President Barack Obama is now taking credit for ending the U.S. war in Iraq when the reality is that President George W. Bush did so in 2008 by approving the Status of Forces Agreement arduously negotiated between the U.S. and Iraqi governments.
The agreement called for all U.S. combat troops to be out of Iraq by 2012. Obama’s present claims serve only to obscure what could well prove to be the most serious foreign policy failure on his watch: failure to reach agreement with Iraq on the size and composition of U.S. forces left behind to complete training of Iraqi military and police units and deter Iranian aggression. The Bush administration left that issue to further negotiations, pending withdrawal of the last U.S. combat forces.
Obama didn’t end the war, he abandoned the negotiations, the importance of which was highlighted last week by Defense Secretary Leon Panetta’s obvious desperation to reach a deal with Iraq.
“At the present time, I’m not discouraged because we’re still in negotiations with the Iraqis,” Panetta told reporters. “We’re continuing to negotiate.” Behind Panetta’s determination to complete the deal was the unanimous view of U.S. military leaders that checking Iran required keeping significant American forces in Iraq, a view that was shared by Iraqi Prime Minister Nouri al-Maliki. The last sticking point was the legal status of whatever U.S. forces remained in Iraq, an issue that surely could have been resolved satisfactorily.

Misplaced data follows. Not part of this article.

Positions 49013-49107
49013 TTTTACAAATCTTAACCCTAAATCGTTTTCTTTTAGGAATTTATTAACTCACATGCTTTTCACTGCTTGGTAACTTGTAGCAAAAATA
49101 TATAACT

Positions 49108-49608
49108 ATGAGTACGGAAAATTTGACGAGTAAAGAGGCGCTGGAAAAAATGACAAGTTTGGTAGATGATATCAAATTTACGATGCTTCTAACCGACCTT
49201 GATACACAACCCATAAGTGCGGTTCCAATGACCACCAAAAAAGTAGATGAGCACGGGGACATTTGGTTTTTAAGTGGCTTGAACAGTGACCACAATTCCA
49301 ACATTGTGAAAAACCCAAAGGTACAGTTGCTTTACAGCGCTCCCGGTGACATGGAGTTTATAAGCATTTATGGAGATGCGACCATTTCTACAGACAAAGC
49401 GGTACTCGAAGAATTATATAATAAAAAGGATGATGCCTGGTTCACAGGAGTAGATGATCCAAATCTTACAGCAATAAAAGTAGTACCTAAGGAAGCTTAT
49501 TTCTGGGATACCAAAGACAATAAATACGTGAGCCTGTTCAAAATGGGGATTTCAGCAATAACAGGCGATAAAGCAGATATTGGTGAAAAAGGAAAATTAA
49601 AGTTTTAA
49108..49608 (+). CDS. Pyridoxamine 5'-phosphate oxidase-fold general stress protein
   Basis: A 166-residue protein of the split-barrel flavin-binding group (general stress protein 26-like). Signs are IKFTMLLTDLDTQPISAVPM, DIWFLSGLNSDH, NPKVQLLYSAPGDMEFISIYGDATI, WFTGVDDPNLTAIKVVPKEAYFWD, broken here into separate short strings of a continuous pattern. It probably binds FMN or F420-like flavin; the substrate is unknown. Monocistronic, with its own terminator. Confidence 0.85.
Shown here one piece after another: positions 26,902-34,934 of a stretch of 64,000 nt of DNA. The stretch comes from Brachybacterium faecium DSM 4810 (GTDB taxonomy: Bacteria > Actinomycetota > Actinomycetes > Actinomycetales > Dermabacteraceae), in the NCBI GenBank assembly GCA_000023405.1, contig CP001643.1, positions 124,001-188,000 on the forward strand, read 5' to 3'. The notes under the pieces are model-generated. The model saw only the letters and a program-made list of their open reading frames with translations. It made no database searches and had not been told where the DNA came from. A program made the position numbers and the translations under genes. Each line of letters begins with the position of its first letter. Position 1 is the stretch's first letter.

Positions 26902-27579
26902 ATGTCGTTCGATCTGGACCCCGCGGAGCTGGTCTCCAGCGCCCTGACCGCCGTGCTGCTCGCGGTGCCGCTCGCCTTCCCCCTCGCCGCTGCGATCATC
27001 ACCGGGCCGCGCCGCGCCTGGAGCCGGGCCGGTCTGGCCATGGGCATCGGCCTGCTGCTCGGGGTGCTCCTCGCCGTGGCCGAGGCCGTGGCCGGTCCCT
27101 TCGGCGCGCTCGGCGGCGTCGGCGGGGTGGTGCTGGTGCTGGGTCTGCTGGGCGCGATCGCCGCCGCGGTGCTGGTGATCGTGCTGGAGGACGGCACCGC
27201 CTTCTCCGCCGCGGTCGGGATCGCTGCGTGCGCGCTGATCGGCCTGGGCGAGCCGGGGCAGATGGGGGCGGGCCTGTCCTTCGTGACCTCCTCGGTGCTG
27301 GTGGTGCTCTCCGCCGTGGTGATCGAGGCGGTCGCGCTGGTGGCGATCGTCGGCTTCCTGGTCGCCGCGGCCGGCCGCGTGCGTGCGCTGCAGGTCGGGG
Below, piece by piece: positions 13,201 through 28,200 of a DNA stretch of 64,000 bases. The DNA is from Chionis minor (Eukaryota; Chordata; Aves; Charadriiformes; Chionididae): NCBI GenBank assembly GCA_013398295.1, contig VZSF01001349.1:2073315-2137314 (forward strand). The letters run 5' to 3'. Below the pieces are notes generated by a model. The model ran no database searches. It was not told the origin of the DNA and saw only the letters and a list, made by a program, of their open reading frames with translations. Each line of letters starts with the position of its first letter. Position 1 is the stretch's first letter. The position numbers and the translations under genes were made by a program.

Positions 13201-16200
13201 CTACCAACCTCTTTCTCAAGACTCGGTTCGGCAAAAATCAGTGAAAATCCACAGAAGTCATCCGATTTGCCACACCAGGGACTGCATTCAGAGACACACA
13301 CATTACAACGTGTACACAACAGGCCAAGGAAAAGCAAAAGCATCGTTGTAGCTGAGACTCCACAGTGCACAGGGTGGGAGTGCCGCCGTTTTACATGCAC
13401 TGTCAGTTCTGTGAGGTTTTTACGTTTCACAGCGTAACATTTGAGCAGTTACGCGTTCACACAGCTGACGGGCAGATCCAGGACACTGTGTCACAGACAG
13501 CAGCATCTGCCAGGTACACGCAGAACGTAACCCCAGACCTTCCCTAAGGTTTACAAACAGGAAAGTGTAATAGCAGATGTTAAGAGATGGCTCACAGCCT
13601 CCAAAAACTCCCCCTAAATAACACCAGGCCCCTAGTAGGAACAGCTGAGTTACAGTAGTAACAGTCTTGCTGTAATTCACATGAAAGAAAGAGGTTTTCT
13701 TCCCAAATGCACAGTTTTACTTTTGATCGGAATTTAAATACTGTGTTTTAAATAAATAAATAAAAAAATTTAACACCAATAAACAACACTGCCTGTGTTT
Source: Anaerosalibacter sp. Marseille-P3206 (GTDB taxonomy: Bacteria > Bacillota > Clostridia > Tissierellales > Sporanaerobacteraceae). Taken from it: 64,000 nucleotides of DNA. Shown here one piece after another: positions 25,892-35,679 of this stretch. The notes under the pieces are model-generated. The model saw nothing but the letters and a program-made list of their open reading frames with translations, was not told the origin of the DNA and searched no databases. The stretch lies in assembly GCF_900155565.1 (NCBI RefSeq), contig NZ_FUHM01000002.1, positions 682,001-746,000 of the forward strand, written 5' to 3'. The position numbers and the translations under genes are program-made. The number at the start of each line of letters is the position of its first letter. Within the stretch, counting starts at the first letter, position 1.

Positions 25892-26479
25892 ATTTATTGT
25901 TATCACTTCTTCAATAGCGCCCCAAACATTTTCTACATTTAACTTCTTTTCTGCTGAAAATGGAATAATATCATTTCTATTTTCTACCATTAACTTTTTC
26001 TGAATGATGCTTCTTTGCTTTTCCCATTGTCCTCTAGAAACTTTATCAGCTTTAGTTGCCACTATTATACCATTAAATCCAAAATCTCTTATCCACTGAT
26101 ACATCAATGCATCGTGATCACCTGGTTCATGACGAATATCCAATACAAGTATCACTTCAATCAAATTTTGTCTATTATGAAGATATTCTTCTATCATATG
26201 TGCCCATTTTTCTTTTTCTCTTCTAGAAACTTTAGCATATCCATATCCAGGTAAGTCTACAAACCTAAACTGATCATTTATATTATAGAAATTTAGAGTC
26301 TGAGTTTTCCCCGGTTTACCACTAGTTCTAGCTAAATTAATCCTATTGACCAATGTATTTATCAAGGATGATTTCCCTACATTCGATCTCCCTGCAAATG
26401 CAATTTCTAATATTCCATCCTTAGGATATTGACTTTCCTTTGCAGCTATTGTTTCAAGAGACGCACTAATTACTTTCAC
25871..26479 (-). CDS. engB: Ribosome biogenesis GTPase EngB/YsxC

But Obama abruptly terminated Panetta’s work four days later, then announced that “as a candidate for president, I pledged to bring the war in Iraq to a responsible end. So today I can report that, as promised, the rest of our troops in Iraq will come home by the end of the year.” Only a few months ago, Obama assured al-Maliki that he would leave up to 10,000 troops in Iraq.
Obama’s hollow victory declaration should not obscure the fact that it will now be much harder, if not impossible, to complete the training of Iraqi troops and police, harder to prevent al-Qaida from re-emerging in Iraq, and, most importantly, harder to fight pro-Iranian forces and subversion throughout the Middle East. Secretary of State Hillary Clinton quickly sought to mitigate the damage, telling CNN Sunday, “Iran would be badly miscalculating if they did not look at the entire region and all of our presence in many countries in the region, both in bases, in training, with NATO allies like Turkey.” Iran isn’t likely to be deterred by such words.
The withdrawal has seriously damaged American standing in the Middle East. Besides encouraging Iranian expansion, Obama’s sudden unwillingness to preserve an adequate U.S. presence in Iraq will only provide comfort to Syria’s Bashar Assad regime, further isolate Israel and embolden Turkey’s increasingly anti-Western faction.
Earlier this year, a White House adviser described the president’s approach to overthrowing Libyan dictator Moammar Gadhafi as “leading from behind.” With the Iraqi withdrawal debacle, however, a more apt description would be “watching from the sidelines” as Iranian imperialism convulses the Middle East.